The Automobile Girls at Chicago - or, Winning Out Against Heavy Odds

The Automobile Girls at Chicago - or, Winning Out Against Heavy Odds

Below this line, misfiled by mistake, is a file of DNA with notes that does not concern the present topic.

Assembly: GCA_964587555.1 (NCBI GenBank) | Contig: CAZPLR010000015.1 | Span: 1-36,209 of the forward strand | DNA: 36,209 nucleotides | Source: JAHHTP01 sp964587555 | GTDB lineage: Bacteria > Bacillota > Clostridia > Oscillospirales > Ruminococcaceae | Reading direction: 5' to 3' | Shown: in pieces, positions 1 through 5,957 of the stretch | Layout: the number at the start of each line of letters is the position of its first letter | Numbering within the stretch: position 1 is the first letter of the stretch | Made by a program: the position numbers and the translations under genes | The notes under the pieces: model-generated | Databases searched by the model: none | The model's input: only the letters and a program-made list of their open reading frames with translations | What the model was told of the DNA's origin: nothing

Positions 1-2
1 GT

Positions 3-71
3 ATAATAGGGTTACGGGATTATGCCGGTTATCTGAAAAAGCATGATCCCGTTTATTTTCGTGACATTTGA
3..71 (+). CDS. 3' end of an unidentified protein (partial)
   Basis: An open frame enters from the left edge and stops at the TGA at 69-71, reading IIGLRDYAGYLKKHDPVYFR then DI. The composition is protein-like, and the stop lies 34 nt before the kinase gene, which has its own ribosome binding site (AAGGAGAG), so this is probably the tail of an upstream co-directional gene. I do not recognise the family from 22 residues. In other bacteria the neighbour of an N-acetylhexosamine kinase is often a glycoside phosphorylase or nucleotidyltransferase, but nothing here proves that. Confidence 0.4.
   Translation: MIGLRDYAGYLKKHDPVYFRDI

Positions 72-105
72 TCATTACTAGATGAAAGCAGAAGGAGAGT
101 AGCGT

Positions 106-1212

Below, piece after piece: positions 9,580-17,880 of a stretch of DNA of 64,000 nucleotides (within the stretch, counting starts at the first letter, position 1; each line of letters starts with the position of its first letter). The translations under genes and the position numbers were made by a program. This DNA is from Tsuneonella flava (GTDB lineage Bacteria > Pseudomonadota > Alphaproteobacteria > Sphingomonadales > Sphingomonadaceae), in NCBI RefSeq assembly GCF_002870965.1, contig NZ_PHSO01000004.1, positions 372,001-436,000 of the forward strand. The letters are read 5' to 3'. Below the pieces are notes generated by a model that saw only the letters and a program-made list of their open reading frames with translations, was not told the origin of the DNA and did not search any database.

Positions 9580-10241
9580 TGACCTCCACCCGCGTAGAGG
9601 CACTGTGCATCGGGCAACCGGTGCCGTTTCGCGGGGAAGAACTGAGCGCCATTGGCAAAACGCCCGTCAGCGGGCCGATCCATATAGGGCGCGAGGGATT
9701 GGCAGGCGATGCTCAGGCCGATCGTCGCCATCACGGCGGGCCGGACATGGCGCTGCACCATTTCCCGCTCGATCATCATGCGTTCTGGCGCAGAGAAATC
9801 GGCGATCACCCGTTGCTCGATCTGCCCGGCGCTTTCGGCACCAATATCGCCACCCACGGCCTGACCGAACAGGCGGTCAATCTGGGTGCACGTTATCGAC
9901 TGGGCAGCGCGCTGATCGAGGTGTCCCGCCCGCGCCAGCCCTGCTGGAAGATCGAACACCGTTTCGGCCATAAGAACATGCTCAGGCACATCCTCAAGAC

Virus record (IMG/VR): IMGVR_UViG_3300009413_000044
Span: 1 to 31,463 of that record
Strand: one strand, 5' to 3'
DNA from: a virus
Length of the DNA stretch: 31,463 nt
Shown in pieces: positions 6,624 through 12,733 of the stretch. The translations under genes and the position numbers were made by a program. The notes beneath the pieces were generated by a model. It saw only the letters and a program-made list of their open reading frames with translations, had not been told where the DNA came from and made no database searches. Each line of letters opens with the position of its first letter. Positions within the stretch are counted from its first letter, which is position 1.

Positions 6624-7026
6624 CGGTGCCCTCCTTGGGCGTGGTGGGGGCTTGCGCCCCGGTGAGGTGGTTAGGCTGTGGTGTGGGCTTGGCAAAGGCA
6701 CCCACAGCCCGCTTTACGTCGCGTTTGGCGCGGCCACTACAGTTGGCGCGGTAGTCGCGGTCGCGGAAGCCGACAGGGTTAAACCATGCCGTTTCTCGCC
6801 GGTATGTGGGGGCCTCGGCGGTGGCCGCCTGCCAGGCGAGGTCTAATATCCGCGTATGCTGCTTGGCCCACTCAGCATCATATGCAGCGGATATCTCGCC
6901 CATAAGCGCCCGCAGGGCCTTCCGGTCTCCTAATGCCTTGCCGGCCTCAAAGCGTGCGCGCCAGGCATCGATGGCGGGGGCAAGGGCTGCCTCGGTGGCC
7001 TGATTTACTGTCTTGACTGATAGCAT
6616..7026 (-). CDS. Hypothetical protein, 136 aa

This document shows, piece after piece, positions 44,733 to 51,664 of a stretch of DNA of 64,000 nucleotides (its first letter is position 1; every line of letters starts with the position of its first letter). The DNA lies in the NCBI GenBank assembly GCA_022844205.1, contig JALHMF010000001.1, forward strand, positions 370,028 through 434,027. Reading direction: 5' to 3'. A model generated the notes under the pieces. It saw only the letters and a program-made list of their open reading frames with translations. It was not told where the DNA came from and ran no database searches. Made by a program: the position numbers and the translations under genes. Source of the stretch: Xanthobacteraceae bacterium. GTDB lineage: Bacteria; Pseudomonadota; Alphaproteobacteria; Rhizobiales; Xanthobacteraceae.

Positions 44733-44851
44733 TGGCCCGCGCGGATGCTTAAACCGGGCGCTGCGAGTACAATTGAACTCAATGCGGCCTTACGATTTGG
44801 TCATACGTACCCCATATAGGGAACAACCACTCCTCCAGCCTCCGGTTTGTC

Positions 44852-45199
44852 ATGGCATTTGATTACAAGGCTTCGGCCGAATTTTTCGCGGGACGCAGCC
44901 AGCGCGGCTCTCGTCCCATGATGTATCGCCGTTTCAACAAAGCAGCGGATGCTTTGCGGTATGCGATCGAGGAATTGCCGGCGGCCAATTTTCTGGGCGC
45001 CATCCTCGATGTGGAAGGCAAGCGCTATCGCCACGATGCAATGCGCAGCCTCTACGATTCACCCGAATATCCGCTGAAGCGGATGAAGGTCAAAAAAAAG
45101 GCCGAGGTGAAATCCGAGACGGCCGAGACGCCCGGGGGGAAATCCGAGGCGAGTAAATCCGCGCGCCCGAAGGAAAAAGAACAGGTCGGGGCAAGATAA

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The Project Gutenberg eBook, The Automobile Girls at Chicago, by Laura Dent Crane This eBook is for the use of anyone anywhere at no cost and with almost no restrictions whatsoever. You may copy it, give it away or re-use it under the terms of the Project Gutenberg License included with this eBook or online at www.gutenberg.org Title: The Automobile Girls at Chicago or, Winning Out Against Heavy Odds Author: Laura Dent Crane Release Date: May 19, 2010 [eBook #32437] Language: English Character set encoding: ISO-8859-1 ***START OF THE PROJECT GUTENBERG EBOOK THE AUTOMOBILE GIRLS AT CHICAGO*** E-text prepared by Suzanne Shell, Emmy, and the Project Gutenberg Online Distributed Proofreading Team (http://www.pgdp.net) "He's Here!" Cried Barbara. Frontispiece. The Automobile Girls at Chicago OR Winning Out Against Heavy Odds By LAURA DENT CRANE Author of The Automobile Girls at Newport, The Automobile Girls in the Berkshires, The Automobile Girls Along the Hudson, etc. Illustrated PHILADELPHIA HENRY ALTEMUS COMPANY COPYRIGHT, 1912, BY HOWARD E. ALTEMUS PRINTED IN THE UNITED STATES OF AMERICA CONTENTS CHAPTER P AGE I. THE MAN IN SECTION THIRTEEN 7 II. THE MISSING PASSENGER 19 III. A D IZZY R OUND OF PLEASURE 32 IV. BATTLE OF THE BULLS AND BEARS 45 V. AN EMBARRASSING MOMENT 56 VI. THE WRECK OF MR. A. BUBBLE 68 VII. THE MYSTERY OF THE IRON GATES 75 VIII. EXPLORING THE SECRET PASSAGE 84 IX. IN AN INDIAN GRAVEYARD 96 X. MEETING A TREASURE H UNTER 106 XI. GIVING AN ATTIC PARTY 116 XII. A C URIOUS OLD JOURNAL 127 XIII. THE MYSTERY OF THE ATTIC 136 XIV. TOMMY TAKES A WILD R IDE 143 XV. AN AMAZING OCCURRENCE 154 XVI. BOB SOLVES ANOTHER MYSTERY 164 XVII. A LONG -R EMEMBERED C HRISTMAS 178 XVIII. BAB'S EXCITING D ISCOVERY 187 XIX. A BITTER D ISAPPOINTMENT 195 XX. C ONCLUSION 204 The Automobile Girls at Chicago [7] CHAPTER I THE MAN IN SECTION THIRTEEN "Wha—a-at is it?" she muttered, then opened her eyes wide. In the darkness of the Pullman berth she could see nothing at all save a faint perpendicular line of light at the edges of the curtains that enclosed the section. "I—I wonder what made me wake up so suddenly?" Barbara put out a groping hand. The hand came in contact with Mollie Thurston's face. Mollie brushed it away, muttering irritably in her sleep. Then all at once Barbara discovered what had awakened her. Close at hand she heard the voices of two men. They were conversing in low, cautious tones. "I tell you I'll crush him! I'll crush them both. I'll make beggars of them!" declared one of the men in a slightly heightened tone. The train had stopped, as Barbara realized at that moment. Otherwise she might not have been able to hear the words so plainly. The girl shuddered at the tone of the speaker's voice more than at the words themselves. She drew the curtains aside a little and peered out. It was then that she discovered by the light reflected from the adjoining section that the berths next to her had not been made up. Two men were sitting in the double seat within a few inches of where her head had lain. She was unable to see the men, nor did Barbara recognize either of the voices. Their conversation could be of no possible interest to her, she told herself. Still for some reason that she did not stop to analyze, the girl lay back with half-closed eyes, listening. She listened not because she wanted to hear, but for the reason that she could not well help overhearing the conversation in the adjoining section. At Barbara's side Mollie Thurston lay sleeping peacefully. As for Barbara, she was now wholly awake, all thought of sleep having left her. "You mean you will crush them financially?" suggested the second speaker. "Body and soul!" "Do you mean to say that you would crush a human being—perhaps drive him to do desperate things—merely to gratify your love of money and power? Is that what you mean, Nat?" "That is partly my meaning. Yes, I want power. Already they call me the 'Young Napoleon of Finance,' but that is not enough. Those men must be driven to the wall, for in crushing them I shall be increasing my own power as well as taking theirs from them. I'd crush them just the same if I knew it to be my last conscious act on earth." Barbara Thurston gazed into the darkness wide-eyed. She knew she was listening to the resolve of a desperate man, though she had not the slightest idea what might be his plans for accomplishing his purpose. "Why do you hate them so?" questioned the second voice. "What have they ever done to you?" The first speaker paused a few seconds before replying, then in a voice [9] [8] B ARBARA THURSTON awakened with a violent start. tense with suppressed emotion he answered slowly: "Hate them? That isn't exactly the word, but it will answer. I hate —— —— because he turned me out when I was making my start. Turned me out into the street, Jim. Do you understand? Turned me out without a dollar in my pocket when I was trying to make something of myself. I hate the other man because he is working with him. They are pulling together and they must go down together. Let them down me if they can. I'll make beggars of both of them!" "Oh!" exclaimed Barbara Thurston in a tone that plainly must have reached the two men. The terrible threat had struck her almost with the effect of a blow. A name had been mentioned that stirred her to instant alertness, a name almost as familiar to the girl as her own. "What was that?" demanded the voice that had uttered the terrible threats. "Someone dreaming." "Let them dream. As for me, I never sleep these days. I leave that to others. Jim, you watch me. I'll be a king of finance yet. I'll be the Napoleon in reality before I have done. And what is more, those men will never know where their opposition comes from until after the blow has fallen. I'll see to it that they know then, however. Watch me, but keep silent. Not a word, not a breath of what I have told you. I've said too much, but I had to talk to some one I could trust. Now I'm all right again." "Never fear, Nat." "And I'll give you a tip, boy. Buy wheat." Bab could not catch all of the sentence. She caught the word "wheat," but a word ahead of that she missed. "Thank you, I never gamble," replied the second man. "I'm sure to lose if I do, so I have always steered clear of speculation. But I'm sorry for the Old Man if you are after him. I'm sorry for anyone that you visit your displeasure upon. I should hate to have you get after my scalp." "What's—who's talking in this berth?" demanded Mollie, sitting up suddenly. "Sh-h-h!" warned Barbara, laying a restraining hand on her sister's lips. "It isn't in this berth. It's in the next one. Go to sleep." "Is—is Grace asleep?" "Yes. Be quiet." Grace Carter, the girls' companion, occupied the berth above them. As no sound had been heard from that quarter it was reasonable to suppose that Grace had not been awakened by the conversation of the two men. Barbara was trembling violently. She was profoundly affected by what she had overheard. Yet while she had heard a name mentioned and a threat made against the owner of that name, she was in the dark as to the meaning of the threat—she did not understand what it was that this man proposed to do. Her [11] [10] ears were now strained to catch every word uttered on the other side of the partition. "I shall watch the market with interest, Nat," the second speaker was saying. "I don't say that I approve of your way of getting revenge, but that is your own affair. Remember, however, that people who play with fire are sooner or later sure to be singed." The other man laughed. "My feathers were singed a long time ago, Jim," he said. "Well, here's where I get off. Good luck, old man, and good night." The train had moved forward slowly, halting at a station a short distance from the last stop. The man who had made the threats accompanied his friend to the door of the car, then instead of returning to the seat he had occupied with his friend, he seated himself opposite the section occupied by the girls. Bab, determined to know who the man was, peered cautiously between the curtains. "It's the man in section thirteen!" she exclaimed. Then she realized that she had expressed her thought aloud. The man wheeled sharply, his face hardening, his eyes narrowed to mere slits as he gazed questioningly about him. He saw no one, for Barbara had quickly withdrawn her head, holding the curtains firmly so that he should observe no movement of them. The girl had learned that which she was so curious to know. She now knew the man who had uttered the threats. He had occupied the section opposite to her all during the previous afternoon, though she did not recall having heard him speak nor did she know his name. The man across the aisle reached for his bag, from which he selected a package of papers. These he regarded thoughtfully for a full minute, after which he opened the package, taking several documents, returning the rest to the bag. Then after drawing his cigar case from the bag, he rose and strode rapidly toward the rear of the car, where the smoking compartment was located. "So that's the man. I'm glad I know what I do, even though I do not know what it is all about. I must ask Mr. Stuart about that man," mused Barbara. Consulting her watch, she found that it was nearly one o'clock in the morning. The girl shivered, snuggled into her blankets and fell asleep. It was December and the air was chill. Barbara had not been asleep long when she was awakened by a violent jolt, then a bumping that shook her until her teeth chattered. The sleeping car swayed giddily from side to side as it moved slowly forward with a grinding, crunching sound. Then the car gave a lurch that hurled Bab violently against her sister. Mollie uttered a little cry of alarm. Bab threw her arms about her, hugging Mollie in a tight embrace to save her sister from being thrown against the side of the car. As yet Bab had not had time to think of what was occurring outside. But now she began vaguely to realize that the Pullman car had left the rails. An accident had occurred. Shouts and cries of alarm from various parts of the car testified to the terror of other passengers who were being buffeted about by the rocking sleeper. All at once the forward end of the car appeared to plunge down [14] [12] [13] head first, as it were. The two girls were tumbled into one end of their berth where for a few agonizing seconds both were nearly standing on their heads. Mollie screamed again. "Don't!" commanded Barbara sharply in a half-smothered voice, holding her sister even more tightly than before. "We're going over!" cried Mollie. Barbara had managed to straighten out and was now bracing herself with all her might. She had thus far made no effort to get out into the aisle. She was a girl quick to think and act in an emergency. She had reasoned that they would be safer in their berth than out of it, for they could not be buffeted about so much in the narrow berth as they might be in the aisle where they could hear the thud of bags and other articles falling from the various berths or being hurled from one side to the other of the car. The lights suddenly went out. Fortunately the train had not been moving very fast when the accident occurred. Now it gave a sudden, sickening lurch and lay over on its side to the accompaniment of crashing glass as the windows were burst in and renewed cries of fear came from the passengers. The broad windows of the Thurston girls' berth burst in, sending a shower of glass over them. Both received bruises as well as slight cuts from the broken glass that had showered over them, though Barbara had borne the brunt of the shock, managing to keep her own body between Mollie and danger. "Are we killed? Are we killed?" moaned Mollie. "No. We are all right," soothed Bab with a confidence that she did not feel. "Quick! Get on your clothes if you can find them. Here, put this on. Don't try to dress completely, but just throw about you whatever you can find." While urging her sister to action, Bab was hunting feverishly for their belongings. She thrust the first clothing she could find into the hands of the trembling Mollie, then wrapped the younger girl in a blanket. "I want my shoes," cried Mollie. Barbara thrust two shoes into the girl's hands. One was Mollie's shoe, the other Barbara's, but she could not be particular under the circumstances. Now a new danger threatened. Bab was certain that she could smell smoke. She fairly dragged Mollie from the berth into the aisle that was now tilted at an angle. "Hurry! Get to the upper end of the car as fast as you can. The other passengers are out I do believe." "Oh, I can't! Help me, Bab." "Help yourself. I must look after Grace." "Grace!" groaned Mollie, a sudden and new fit of trembling seizing upon her until her legs threatened to collapse under her. [15] [16] Barbara gave her a violent push. "Climb up the aisle. Support yourself by the seats. You will be able to get through all right. I'll follow you just as soon as I can find Grace. She may have gotten out, but I don't believe she has." "Is—is—do you think she is dead?" gasped Mollie. "Hurry!" urged Barbara, as the smell of smoke smote her nostrils more strongly than before. "Grace!" she called, as soon as she saw that Mollie had begun climbing. There was no answer. Barbara was hurrying into such of her clothing as she was able to find. The intense darkness of the car made any systematic effort to dress impossible. "Grace! Oh, Grace!" Still no answer. Bab observed by the light that now filtered through the broken windows of section number thirteen on the opposite side of the aisle, that that section was empty. The car itself appeared to be empty. At least the cries had died out, though outside the car there was a great uproar. Barbara climbed into the upper berth occupied by Grace Carter, who lay silent, unheeding Barbara's voice. "Oh, Grace! Grace!" begged Barbara, throwing her arms about her friend. "Answer me." There was no response. A bar of moonlight shone through the broken window of section number thirteen, falling directly on the pallid face of the unconscious girl. Barbara shook her, calling upon her friend to answer, but Grace neither spoke nor stirred. "Is there any one left in here?" called a voice from the other end of the car. "Yes, yes; come here quickly and help me," cried Barbara. Instead of coming to her assistance, the owner of the voice appeared to turn back and go out again. Barbara was now chafing the hands and face of the motionless girl in the upper berth. "Oh, she's dead, she's dead. What shall I do?" gasped Bab. With a suddenly formed resolution, she clasped her arms about Grace and with considerable difficulty—for Grace was now a dead weight—dragged the unconscious girl from her berth into the aisle. Bab did not pause for an instant. Handling her friend as tenderly as possible, she began working her way up the steep aisle, making but slow progress, one arm about Grace Carter, the other pulling herself and her heavy burden along by grasping the backs of the seats and the partitions between such of the berths as were made up. [18] [17] CHAPTER II [19] THE MISSING PASSENGER N endless corridor it seemed to Barbara Thurston as little by little she dragged her drooping burden to the end of the aisle. Reaching the narrow passage that led past the staterooms, she was obliged to creep on hands and knees along the slippery lower side of the car. Suddenly she heard a groan. Bab glanced apprehensively at the curtains that hung over the door of the smoking room. The curtains now stood out at a sharp angle. A thin cloud of smoke filtered out from the smoking compartment. "Oh, there's some one in there," exclaimed the girl. But she had other work to do just then. The young woman struggled on, at last reaching the platform that now stood in the air some feet above the track. "Jump! We'll catch you," called a voice. "I—I can't. Help me. My companion is hurt." "She's got someone with her. Get up there," commanded a sharp voice. Two trainmen clambered to the platform. "Is the girl dead?" demanded one. "I don't know. Oh, please hurry," begged Barbara in an agonized tone. The men quickly lifted down Grace Carter's limp form. Then they turned to assist Barbara, but she already had swung down without assistance. Mollie was kneeling beside Grace, other passengers crowding about the unconscious girl who lay stretched out on the ground beside the track. Someone pushed through the crowd to Grace and thrust a bottle of smelling salts under her nose. This served to restore her to consciousness, and she feebly brushed the bottle aside. "She's alive," screamed Mollie, almost beside herself. "Oh, I'm so glad!" cried Barbara in an ecstacy of joy. Grace Carter sat up dazedly. "Are you hurt, dear?" urged Bab. "I—I don't know. I think not. Oh, it was awful. I—I thought the world surely was coming to an end. Was anyone—anyone killed?" "No," answered a voice from the crowd. "Some of us got a fine shaking up, but the train was running so slowly that the shock of the accident was not very severe." "What was the matter?" asked Grace as Barbara assisted the trembling girl to her feet. "The trainmen say it was a loose rail. They've been putting in new rails at this point and the train was running slowly on that account, the work not yet [21] [20] A